Alan Jones

Williams' first Formula 1 World Champion, tough talking Australian Alan Jones took eleven of his twelve Grand Prix wins with the team, before leaving Formula 1 (prematurely as it would transpire) to become a farmer in his native Australia.

1

Titles

11

Wins

60

Races

1978

Team Debut

6

Poles

4

Seasons

13

Fastest Laps

171

Total Points

Following his father Stan, a driver of some prominence albeit not on the world stage, into the world of motorsport, Alan Jones had his eyes on the Formula 1 prize from an early age.

Following the traditional route into car racing, he graduated from karting, via a season racing Minis to Formula 2, before leaving Australasia and heading for Europe.

A lack of funds meant that he’d abort his first attempt at cracking Europe and head home to make a name for himself on the domestic racing scene. His second attempt at making a success of racing in Europe proved to be more successful with runner-up spots in the European Formula 3 series of 1973 and the British Formula Atlantic Championship of 1974.

His team boss in Formula Atlantic, Harry Stiller, then bought a Hesketh Formula 1 car with which Jones would make his Grand Prix debut at the ill-fated 1975 Spanish Grand Prix at Montjuic Park where five spectators were killed when Rolf Stommelen’s Embassy Hill lost its rear wing and flew into the crowd.

Stiller’s F1 team folded after a handful of races and Jones was drafted in to deputise for the still-injured Stommelen at Embassy Hill, where he’d score his first points with a fifth place in the German Grand Prix of 1975.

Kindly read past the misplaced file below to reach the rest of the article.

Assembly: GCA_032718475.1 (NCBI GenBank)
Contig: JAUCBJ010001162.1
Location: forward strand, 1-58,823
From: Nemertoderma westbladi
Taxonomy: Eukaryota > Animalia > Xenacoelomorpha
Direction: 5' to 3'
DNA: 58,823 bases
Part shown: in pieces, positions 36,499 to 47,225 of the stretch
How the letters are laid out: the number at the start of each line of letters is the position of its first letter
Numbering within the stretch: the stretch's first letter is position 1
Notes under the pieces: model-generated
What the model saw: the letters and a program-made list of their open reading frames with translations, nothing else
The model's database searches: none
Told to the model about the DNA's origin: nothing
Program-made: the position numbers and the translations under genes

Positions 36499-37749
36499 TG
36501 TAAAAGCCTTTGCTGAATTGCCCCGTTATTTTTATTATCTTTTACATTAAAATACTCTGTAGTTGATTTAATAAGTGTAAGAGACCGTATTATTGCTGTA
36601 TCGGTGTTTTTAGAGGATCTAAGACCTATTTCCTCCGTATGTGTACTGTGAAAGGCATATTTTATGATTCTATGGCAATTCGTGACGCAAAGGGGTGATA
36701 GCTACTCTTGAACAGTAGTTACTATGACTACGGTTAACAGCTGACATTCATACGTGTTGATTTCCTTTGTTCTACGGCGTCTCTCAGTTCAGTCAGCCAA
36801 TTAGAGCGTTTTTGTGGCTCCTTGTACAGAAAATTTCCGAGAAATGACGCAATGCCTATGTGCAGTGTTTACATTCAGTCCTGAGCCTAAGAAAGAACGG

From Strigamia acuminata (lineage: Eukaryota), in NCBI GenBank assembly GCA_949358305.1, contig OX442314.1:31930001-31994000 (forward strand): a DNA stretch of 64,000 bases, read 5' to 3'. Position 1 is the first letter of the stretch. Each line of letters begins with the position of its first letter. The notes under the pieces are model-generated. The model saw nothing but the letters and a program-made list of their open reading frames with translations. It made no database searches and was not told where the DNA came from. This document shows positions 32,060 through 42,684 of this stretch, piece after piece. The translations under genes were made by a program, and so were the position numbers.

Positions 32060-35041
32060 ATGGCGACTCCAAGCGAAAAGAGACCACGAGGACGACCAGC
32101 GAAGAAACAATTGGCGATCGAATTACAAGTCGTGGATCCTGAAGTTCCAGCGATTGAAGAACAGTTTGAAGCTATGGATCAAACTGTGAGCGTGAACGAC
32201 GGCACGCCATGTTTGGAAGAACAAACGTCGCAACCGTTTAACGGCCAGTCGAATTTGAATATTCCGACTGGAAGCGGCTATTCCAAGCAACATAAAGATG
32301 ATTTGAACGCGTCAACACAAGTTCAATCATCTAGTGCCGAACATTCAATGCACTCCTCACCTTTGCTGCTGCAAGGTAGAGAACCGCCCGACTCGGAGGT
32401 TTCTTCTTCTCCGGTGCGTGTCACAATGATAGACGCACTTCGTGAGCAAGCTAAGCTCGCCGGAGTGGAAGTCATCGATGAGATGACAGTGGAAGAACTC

Good showings in the latter part of the season earned Jones a drive with Surtees but he and team boss John Surtees endured a fractious relationship, and despite a hat-trick of points finishes they parted ways at the end of the season, Jones preferring to sit out a season than to continue with the team.

In 1977 tragedy would once again give Jones an opportunity to further his Formula 1 career. In the second Grand Prix of the season, Tom Pryce was killed in the South African Grand Prix and his Shadow team needed a replacement. Jones was recruited and would end the season as a Grand Prix winner, after starting 14th on the grid at the Osterreichring for the Austrian Grand Prix, he steadily made his way towards the front, where he would remain until the flag.

Jones moved to Williams for the 1978 season, just as the team hit their stride. A few promising showings that season in the FW06 were a sign of things to come. Four races into 1979, Williams debuted the FW07, and once reliability was established, Williams were unstoppable, winning five of the last seven races, Jones finishing the year in third in the World Drivers Championship.

The Williams FW07 was to be Jones’ steed again in 1980, where he took five wins to take his one and only World Drivers Championship, and Williams the first of their World Constructors Championships.

Unreliability prevented Jones from defending his crown in 1981, and a difficult working relationship with team-mate Carlos Reutemann took its toll on Jones’ appetite for the sport and he packed it in at the end of the season to go back to Australia to see out his days on a farm.

His retirement lasted a single full season before Jones was compelled to return. Sadly for him, never again would he get a competitive drive and after three disappointing seasons (one full) he retired for a second time, this time for good.

Categories: Drivers

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